|The first excerpt represents the past or something you must release, and is drawn from Gobseck by Honore de Balzac:
all.--Come, Papa Gobseck, no weakness, be yourself!'
"He raised himself in bed, the lines of his face standing out as
sharply against the pillow as if the profile had been cast in bronze;
he stretched out a lean arm and bony hand along the coverlet and
clutched it, as if so he would fain keep his hold on life, then he
gazed hard at the grate, cold as his own metallic eyes, and died in
full consciousness of death. To us--the portress, the old pensioner,
and myself--he looked like one of the old Romans standing behind the
Consuls in Lethiere's picture of the Death of the Sons of Brutus.
" 'He was a good-plucked one, the old Lascar!' said the pensioner in
his soldierly fashion.
|The second excerpt represents the present or the deciding factor of the moment, and is drawn from The Return of Tarzan by Edgar Rice Burroughs:
another like two bull apes; while the primitive priestess
stood flattened against the wall, watching with wide, fear-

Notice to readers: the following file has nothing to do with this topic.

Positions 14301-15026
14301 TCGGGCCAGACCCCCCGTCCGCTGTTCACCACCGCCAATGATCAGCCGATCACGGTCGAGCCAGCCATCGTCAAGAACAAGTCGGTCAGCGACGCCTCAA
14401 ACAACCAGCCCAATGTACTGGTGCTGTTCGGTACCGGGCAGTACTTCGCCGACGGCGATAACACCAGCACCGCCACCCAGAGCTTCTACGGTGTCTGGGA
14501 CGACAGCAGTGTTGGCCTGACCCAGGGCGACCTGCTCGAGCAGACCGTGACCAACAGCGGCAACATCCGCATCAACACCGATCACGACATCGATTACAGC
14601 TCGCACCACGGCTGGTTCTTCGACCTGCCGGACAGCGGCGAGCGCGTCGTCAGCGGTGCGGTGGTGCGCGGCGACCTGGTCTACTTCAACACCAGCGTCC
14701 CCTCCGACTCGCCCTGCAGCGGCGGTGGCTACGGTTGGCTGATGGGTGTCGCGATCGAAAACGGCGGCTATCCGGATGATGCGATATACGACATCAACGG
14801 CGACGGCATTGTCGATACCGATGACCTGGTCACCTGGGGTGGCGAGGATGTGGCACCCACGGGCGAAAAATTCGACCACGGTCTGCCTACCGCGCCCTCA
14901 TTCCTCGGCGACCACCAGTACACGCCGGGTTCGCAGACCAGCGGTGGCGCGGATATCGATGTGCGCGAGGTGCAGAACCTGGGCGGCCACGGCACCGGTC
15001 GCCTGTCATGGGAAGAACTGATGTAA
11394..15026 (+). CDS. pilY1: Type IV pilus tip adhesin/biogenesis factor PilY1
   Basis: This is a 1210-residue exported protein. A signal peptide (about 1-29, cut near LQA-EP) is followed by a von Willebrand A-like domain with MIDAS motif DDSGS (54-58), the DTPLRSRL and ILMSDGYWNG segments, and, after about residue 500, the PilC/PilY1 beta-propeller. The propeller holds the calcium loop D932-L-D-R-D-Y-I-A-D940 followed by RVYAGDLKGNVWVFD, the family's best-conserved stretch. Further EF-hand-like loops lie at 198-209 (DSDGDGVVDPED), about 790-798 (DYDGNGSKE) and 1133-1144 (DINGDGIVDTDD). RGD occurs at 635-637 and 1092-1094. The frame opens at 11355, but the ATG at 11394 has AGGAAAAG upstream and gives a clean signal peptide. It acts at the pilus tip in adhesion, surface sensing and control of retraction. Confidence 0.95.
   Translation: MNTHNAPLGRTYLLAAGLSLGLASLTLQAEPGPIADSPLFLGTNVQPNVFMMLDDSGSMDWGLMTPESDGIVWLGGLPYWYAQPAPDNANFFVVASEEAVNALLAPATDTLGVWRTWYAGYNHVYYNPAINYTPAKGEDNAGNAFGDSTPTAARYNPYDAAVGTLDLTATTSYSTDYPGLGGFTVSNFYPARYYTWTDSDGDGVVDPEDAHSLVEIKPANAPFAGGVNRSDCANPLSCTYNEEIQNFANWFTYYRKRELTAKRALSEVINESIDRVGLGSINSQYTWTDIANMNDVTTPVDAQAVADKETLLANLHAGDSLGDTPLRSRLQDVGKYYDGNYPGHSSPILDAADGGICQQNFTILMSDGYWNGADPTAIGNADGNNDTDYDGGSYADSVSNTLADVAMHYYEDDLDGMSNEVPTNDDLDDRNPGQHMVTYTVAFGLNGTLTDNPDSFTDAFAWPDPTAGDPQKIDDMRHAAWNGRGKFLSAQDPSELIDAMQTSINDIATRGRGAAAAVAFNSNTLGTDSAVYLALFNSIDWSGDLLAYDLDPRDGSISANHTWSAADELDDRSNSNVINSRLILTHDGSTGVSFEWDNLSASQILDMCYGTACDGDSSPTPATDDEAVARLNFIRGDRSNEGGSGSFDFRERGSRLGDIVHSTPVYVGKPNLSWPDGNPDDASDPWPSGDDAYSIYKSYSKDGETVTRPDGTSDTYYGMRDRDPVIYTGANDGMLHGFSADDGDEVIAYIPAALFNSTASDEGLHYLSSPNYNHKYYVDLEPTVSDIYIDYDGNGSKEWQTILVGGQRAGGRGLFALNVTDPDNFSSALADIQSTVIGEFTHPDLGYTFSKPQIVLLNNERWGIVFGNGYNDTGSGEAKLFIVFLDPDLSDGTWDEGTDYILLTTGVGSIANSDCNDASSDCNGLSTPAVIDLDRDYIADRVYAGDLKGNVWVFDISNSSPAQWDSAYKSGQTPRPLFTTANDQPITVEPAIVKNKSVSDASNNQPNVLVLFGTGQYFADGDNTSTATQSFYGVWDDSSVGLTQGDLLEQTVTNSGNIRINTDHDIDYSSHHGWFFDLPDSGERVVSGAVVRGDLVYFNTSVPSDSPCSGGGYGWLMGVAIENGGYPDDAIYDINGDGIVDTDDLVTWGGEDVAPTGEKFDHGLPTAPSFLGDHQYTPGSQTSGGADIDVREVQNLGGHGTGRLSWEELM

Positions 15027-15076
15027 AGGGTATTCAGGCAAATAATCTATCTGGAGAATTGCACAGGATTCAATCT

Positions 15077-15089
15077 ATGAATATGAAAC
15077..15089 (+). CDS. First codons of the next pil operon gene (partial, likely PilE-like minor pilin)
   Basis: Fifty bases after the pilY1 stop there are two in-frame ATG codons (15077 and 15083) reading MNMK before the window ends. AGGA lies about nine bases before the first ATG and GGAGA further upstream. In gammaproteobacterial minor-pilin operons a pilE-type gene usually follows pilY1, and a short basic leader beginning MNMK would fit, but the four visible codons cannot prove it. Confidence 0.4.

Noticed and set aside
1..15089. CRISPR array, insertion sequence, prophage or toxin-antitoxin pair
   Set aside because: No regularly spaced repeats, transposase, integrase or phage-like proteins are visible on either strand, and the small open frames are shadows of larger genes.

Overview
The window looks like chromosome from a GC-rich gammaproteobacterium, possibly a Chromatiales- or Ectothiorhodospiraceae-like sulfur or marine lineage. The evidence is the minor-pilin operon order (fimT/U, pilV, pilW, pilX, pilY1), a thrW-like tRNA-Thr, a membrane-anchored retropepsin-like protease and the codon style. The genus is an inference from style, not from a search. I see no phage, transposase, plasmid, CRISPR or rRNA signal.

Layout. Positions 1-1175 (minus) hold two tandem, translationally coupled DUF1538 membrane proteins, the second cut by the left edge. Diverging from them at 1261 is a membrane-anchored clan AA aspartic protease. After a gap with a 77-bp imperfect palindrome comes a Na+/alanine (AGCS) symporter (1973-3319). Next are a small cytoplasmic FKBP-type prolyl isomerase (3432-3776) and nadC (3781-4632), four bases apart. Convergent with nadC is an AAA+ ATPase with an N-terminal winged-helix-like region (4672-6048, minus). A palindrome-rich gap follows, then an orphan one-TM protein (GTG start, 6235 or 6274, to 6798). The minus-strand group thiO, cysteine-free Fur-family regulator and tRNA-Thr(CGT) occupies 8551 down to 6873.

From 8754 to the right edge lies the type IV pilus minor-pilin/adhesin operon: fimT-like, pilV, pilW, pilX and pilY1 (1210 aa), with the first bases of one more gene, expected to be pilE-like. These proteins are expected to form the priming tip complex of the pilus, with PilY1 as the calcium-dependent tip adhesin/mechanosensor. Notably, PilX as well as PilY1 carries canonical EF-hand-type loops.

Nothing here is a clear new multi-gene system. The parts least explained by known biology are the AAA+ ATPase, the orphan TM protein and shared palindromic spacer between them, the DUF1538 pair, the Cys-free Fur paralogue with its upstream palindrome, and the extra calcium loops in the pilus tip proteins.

fascinated eyes the growing, snapping beasts at her feet.
At last she saw the stranger close one mighty hand upon
the throat of his antagonist, and as he forced the bruteman's
head far back rain blow after blow upon the upturned face.
A moment later he threw the still thing from him, and,
arising, shook himself like a lion. He placed a foot
upon the carcass before him, and raised his head to give the
victory cry of his kind, but as his eyes fell upon the opening
above him leading into the temple of human sacrifice he
The Return of Tarzan
|The third excerpt represents the future or something you must embrace, and is drawn from Anabasis by Xenophon:
and was exiled from Athens. Sparta gave him land
and property in Scillus, where he lived for many
years before having to move once more, to settle
in Corinth. He died in 354 B.C.
The Anabasis is his story of the march to Persia
to aid Cyrus, who enlisted Greek help to try and
take the throne from Artaxerxes, and the ensuing
return of the Greeks, in which Xenophon played a
leading role. This occurred between 401 B.C. and
March 399 B.C.